Neighbors still unhappy with school's stalled solar project
SONOMA, Calif. (KGO) -- Fields of solar panels were supposed to save $1 million at a local school district this year. But the I-Team has found out the district won't be saving any money -- instead they'll be spending hundreds of thousands of dollars.
The Sonoma Valley Unified School District's solar project has been controversial from the beginning. Neighbors claim they didn't know the panels were going up and now they are wondering why they aren't working.
Rows and rows of solar panels are popping up at Sonoma Valley Unified School District sites with the promise of saving millions.
"We expect to save over $26 million over the next 25 years," SVUSD Deputy Superintendent Justin Frese said.
There's just one problem...
"Right now they're not operating," neighbor Nancie Ligon said.
The nearly $10 million project was supposed to be finished in August 2011 and the district was supposed to see a million dollars in savings this school year. And while some sites look ready to go, others don't even have the panels on them.
"They destroyed the peace and the serenity of our backyard," Ligon said.
The people living across from the district main office on Railroad Avenue say the panels block their view of the rolling hills.
Neighbors have complained the schools didn't give proper notification for the solar project. The district did post notices of the school board vote in the local paper on Christmas Eve and New Year's Eve back in 2010, but never said where the meeting would be held.
"I want to feel insured that those panels are going to be lowered," neighbor Anne Phillips said.
Neighbors spoke out at school board meetings about the panels on Railroad Avenue that were supposed to be lowered last year. They haven't been. They say the plants put in to hide the panels are dying and weeds are starting to reach the panels.
"Most of those look dead; so I still think they're pretty ugly, the whole vegetation isn't pretty," neighbor Lois Lourie said.
"The school keeps saying that it's a construction problem; they're not finished and they don't really get into details," Ligon said.
The I-Team went to a recent school board meeting to ask district officials about the hold up.
Dan Noyes: "Why isn't the solar working? It's an easy, easy question."
Justin Frese: "Why isn't the solar working? The contractor has run into a series of problems outside of our control."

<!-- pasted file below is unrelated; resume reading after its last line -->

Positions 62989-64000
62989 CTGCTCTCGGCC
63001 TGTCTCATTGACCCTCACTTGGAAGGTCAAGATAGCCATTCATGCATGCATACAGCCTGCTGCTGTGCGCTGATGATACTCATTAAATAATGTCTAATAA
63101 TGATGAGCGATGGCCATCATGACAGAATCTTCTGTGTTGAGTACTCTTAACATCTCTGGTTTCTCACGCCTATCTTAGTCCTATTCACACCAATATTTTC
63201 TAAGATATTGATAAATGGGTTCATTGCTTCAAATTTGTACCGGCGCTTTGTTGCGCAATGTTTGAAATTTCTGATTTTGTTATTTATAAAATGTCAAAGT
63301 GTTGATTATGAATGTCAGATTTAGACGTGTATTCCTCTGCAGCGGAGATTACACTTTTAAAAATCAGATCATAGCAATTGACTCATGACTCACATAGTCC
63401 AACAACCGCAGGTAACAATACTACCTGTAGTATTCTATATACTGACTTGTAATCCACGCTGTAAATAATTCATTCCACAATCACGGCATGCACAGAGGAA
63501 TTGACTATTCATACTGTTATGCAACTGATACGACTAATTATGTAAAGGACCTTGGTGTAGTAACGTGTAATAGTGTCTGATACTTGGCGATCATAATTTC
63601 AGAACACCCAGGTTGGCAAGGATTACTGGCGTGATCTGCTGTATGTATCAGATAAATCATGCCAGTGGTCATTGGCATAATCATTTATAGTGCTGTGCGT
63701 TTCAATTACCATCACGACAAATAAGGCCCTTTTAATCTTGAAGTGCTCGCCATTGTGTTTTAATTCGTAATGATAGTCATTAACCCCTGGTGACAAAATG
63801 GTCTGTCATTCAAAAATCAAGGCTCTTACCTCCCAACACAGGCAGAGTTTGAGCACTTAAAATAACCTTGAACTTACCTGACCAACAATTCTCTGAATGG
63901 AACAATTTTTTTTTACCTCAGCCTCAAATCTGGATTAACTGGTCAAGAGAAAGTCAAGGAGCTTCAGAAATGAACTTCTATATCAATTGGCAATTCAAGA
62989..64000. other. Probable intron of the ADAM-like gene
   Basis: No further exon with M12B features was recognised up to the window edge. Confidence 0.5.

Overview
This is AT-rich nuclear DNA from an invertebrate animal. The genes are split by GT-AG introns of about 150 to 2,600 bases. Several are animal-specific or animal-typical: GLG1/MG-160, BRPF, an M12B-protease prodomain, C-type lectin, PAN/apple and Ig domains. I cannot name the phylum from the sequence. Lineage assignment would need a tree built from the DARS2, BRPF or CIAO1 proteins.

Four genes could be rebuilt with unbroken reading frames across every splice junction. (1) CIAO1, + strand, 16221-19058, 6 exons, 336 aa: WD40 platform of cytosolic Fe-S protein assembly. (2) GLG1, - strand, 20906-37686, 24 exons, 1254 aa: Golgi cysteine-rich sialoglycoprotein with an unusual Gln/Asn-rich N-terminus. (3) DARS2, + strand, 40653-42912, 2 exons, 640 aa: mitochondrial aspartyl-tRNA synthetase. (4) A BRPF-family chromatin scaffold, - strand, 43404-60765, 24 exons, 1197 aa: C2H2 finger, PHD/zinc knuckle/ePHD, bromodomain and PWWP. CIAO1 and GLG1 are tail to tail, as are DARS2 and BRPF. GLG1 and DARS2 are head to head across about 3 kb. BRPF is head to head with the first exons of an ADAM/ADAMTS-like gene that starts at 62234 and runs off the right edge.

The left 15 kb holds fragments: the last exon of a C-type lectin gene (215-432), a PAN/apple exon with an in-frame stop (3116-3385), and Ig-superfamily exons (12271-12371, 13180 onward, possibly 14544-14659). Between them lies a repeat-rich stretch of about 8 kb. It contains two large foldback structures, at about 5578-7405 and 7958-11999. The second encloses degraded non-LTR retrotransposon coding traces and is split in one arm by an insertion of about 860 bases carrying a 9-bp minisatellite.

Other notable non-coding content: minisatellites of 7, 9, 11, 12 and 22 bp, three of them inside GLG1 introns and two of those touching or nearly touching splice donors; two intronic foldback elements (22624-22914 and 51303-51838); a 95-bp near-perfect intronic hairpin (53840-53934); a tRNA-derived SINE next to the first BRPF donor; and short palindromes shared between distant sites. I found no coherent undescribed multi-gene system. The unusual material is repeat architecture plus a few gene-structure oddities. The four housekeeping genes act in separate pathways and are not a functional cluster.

Frese has been overseeing the solar project
Dan Noyes: "So how much money has the district lost in failed savings? It's been six months right?"
Justin Frese: "Just one moment."
The I-Team tried to ask school board President Gary Desmet about the solar panels not working. He refused to discuss the issue.
Dan Noyes: "Why is it so hard for you to answer a question?"
Gary Desmet: "I don't know why you are pushing so hard."
Dan Noyes: "When people are evasive with me I push. And you won't answer a basic question?
Gary Desmet: "Superintendent?"
Desmet called for district Superintendent Louann Carlomango to answer for him and the rest of the elected school board.
"Yes, we have concerns that the solar is not up and running and yes, we wish it were up and running," Carlomango said.
Frese said later, Roebbelen Construction has replaced the person heading up the project and the contractor is paying $1,000 a day in penalties. The company will wind up paying more than $250,000.
That won't make up the $1 million the district hoped to save this year, so, according to Frese, the district may have to spend $300,000-$400,000 or more out of the general fund for their electricity.
The I-Team asked Roebbelen about the solar panel delay. They told us they don't comment on "open contracts."
"I don't think they did their due diligence," Ligon said.
The school board accepted the lowest bid on the solar project -- the next lowest bid was about $2 million more. There's no way of knowing now if a different contractor could have delivered on time, but at least one board member wonders what lesson these school officials should take away from this process.
"Maybe we learned the lesson that cheap is more expensive in the end," Camerino Hawing said.
There was talk of filing suit against Roebbelen Construction for the loss of savings for this school year. The district says they just want the panels up and running and does not want a long and potentially costly legal dispute. At last check, the school district says the solar panels will be online in late May and the savings will begin next school year. We will keep an eye on it.
Just as this story came to us from a tip, you can give us a call with something you'd like us to investigate at 1-888-40-ITEAM.
sonoma, solar energy, i-team, dan noyes
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